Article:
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It Will Be Impossible to Send Spam Mail Without Prior Consent

It Will Be Impossible to Send Spam Mail Without Prior Consent

Posted February. 25, 2004 01:08,   


The Korean government has decided to seek ways to legalize a plan in which spammers cannot send spam mail through cellular phones or faxes to people who do not express their intention to receive it in advance.

On February 25, the government held an Information Promotion Committee presided over by Prime Minister Goh Kun, which deliberated and decided on the “Nation’s Plan for Information.” In addition, it also decided to revise related laws within this year so that unsolicited e-mails through cellular phones or faxes can be sent to only people who agree to receive them in advance. Although spam mail has been so far regulated only by usage clauses of service providers, the government decided to step up efforts to regulate spam mail more aggressively in order to protect privacy of subscribers.

In January, the government raised the fine for illegal spam senders from 10 million won to 30 million won to keep spam mail in check. As the volume of spam mail using overseas servers by evading nation’s laws is increasing, the government actively pushed forward a plan that allowed Internet service providers at home and abroad to share blacklists of habitual spammers to deter e-mail spam. Moreover, the government plans to invest 1.5 billion won this year to develop anti-spam technologies and will spend a total of 10 billion won for research and development by 2007. It has also decided to seek ways to build centers for special technical assistance in order to deter obscene spam mail.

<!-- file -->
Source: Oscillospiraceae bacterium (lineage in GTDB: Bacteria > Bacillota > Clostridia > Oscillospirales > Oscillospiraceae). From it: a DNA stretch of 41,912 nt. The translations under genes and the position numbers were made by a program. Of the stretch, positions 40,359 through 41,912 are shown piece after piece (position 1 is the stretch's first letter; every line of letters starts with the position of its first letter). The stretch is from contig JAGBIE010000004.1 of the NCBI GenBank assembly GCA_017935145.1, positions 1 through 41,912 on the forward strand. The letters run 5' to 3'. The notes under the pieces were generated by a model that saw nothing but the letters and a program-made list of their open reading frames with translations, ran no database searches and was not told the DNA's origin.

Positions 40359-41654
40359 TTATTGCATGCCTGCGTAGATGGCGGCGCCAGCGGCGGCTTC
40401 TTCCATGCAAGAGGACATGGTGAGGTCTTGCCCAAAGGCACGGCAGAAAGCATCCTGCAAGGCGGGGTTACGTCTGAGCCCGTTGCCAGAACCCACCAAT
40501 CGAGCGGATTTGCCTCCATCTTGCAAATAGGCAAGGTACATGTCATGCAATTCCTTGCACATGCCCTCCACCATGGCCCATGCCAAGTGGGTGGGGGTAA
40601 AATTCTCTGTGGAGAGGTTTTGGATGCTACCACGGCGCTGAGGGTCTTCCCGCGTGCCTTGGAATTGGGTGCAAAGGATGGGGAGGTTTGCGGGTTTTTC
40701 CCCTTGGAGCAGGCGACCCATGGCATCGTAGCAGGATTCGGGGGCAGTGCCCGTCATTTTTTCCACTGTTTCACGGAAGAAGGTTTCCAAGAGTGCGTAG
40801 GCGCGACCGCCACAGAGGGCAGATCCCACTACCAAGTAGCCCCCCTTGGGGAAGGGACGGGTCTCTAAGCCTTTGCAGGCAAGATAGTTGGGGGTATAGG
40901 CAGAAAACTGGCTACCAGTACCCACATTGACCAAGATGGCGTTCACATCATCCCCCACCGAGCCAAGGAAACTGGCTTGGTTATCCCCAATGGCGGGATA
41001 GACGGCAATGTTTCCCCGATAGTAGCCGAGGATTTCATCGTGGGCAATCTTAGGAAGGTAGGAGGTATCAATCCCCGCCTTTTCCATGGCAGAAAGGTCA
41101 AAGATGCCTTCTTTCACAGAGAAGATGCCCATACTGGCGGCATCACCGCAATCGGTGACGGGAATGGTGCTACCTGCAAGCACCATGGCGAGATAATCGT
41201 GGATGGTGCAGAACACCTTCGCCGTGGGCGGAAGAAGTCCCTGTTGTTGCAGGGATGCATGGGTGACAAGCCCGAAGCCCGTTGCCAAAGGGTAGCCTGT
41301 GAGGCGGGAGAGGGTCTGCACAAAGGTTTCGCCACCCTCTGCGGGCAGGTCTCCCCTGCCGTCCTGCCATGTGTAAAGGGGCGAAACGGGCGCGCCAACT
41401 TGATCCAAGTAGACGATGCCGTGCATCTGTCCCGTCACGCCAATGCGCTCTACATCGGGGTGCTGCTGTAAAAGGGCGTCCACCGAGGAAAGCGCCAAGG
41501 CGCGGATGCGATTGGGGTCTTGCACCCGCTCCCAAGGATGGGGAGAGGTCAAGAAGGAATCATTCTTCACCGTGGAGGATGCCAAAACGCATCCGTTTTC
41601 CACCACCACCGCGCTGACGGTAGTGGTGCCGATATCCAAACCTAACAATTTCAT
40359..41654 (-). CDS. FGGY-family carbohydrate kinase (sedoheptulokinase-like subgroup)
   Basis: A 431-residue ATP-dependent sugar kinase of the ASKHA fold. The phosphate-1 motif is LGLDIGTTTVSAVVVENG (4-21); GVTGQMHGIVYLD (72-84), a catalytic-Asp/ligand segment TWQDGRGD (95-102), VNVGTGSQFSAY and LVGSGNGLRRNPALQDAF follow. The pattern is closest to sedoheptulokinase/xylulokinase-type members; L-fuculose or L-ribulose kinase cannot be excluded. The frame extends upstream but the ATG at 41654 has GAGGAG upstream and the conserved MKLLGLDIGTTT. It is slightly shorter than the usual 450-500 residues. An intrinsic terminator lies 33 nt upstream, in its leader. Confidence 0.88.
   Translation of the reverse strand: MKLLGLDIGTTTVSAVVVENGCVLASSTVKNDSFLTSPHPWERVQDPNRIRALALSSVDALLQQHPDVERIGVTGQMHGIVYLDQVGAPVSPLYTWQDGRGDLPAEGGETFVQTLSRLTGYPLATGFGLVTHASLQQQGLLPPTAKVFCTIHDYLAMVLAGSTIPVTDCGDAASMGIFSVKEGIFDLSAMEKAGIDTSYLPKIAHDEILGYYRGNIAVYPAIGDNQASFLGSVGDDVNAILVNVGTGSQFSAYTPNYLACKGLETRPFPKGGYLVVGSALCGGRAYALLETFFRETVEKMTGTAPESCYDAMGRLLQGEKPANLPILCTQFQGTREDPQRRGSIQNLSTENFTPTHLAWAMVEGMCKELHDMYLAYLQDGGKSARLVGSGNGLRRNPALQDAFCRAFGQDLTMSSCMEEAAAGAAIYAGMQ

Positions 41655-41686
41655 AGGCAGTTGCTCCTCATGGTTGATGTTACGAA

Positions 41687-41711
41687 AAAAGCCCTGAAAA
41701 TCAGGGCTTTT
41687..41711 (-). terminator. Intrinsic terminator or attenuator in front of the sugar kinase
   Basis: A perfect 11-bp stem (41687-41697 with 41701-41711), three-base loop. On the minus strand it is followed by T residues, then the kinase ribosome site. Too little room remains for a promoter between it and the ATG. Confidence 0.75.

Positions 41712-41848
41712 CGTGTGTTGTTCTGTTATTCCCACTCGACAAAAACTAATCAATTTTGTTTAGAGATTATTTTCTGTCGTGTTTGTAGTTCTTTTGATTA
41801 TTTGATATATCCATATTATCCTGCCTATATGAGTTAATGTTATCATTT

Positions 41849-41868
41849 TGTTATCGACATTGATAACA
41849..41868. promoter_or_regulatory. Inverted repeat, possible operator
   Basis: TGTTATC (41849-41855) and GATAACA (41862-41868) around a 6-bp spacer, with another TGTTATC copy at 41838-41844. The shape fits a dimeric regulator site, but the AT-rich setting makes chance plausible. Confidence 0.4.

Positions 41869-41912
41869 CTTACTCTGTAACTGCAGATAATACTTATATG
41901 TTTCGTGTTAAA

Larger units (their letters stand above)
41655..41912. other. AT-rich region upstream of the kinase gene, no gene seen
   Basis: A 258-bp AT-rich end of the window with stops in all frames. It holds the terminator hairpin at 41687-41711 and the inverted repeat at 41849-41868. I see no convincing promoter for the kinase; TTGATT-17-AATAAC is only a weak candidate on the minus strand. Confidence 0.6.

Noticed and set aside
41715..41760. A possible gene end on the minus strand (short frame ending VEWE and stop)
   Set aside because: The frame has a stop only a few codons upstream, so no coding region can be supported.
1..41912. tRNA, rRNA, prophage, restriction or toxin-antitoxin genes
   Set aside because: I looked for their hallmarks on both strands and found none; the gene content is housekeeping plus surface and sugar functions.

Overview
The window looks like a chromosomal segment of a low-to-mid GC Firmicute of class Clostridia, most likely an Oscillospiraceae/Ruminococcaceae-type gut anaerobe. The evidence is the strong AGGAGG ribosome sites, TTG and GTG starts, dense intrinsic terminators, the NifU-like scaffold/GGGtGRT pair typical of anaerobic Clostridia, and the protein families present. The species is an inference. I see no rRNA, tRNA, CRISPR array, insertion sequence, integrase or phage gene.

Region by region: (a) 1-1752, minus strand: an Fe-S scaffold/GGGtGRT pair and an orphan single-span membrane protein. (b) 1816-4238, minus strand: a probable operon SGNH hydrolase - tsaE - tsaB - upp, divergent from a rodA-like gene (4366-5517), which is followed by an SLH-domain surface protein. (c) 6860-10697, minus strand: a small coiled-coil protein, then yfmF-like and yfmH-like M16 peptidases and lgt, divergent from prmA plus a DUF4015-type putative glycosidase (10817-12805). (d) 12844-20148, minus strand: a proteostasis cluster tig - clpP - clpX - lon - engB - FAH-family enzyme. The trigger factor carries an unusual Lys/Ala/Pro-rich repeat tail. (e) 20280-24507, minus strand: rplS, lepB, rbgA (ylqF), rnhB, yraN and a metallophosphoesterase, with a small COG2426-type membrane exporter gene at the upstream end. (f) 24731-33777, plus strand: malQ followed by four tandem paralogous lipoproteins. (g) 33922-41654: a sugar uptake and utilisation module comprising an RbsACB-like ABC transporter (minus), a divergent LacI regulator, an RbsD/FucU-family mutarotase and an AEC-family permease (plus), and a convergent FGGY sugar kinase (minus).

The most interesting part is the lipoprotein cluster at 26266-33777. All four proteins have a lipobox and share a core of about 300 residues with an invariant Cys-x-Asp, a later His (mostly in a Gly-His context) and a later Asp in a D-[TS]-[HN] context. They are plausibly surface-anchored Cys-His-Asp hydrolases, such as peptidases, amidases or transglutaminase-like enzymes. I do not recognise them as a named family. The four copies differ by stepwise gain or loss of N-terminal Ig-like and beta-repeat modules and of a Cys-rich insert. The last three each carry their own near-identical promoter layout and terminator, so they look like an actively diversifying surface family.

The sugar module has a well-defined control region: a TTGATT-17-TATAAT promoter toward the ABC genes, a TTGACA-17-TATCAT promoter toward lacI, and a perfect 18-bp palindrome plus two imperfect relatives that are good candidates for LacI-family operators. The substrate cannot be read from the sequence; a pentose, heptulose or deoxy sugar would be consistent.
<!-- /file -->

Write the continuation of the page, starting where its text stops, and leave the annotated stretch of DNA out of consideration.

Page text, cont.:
Along with these plans, the government decided to establish a nationwide broadband convergence network (BcN: transfer speed 50-100 Mbps) by 2010, 50 times faster than the current high-speed Internet network, in preparation for an age when people can use the Internet at any time and place.

Tae-Han Kim freewill@donga.com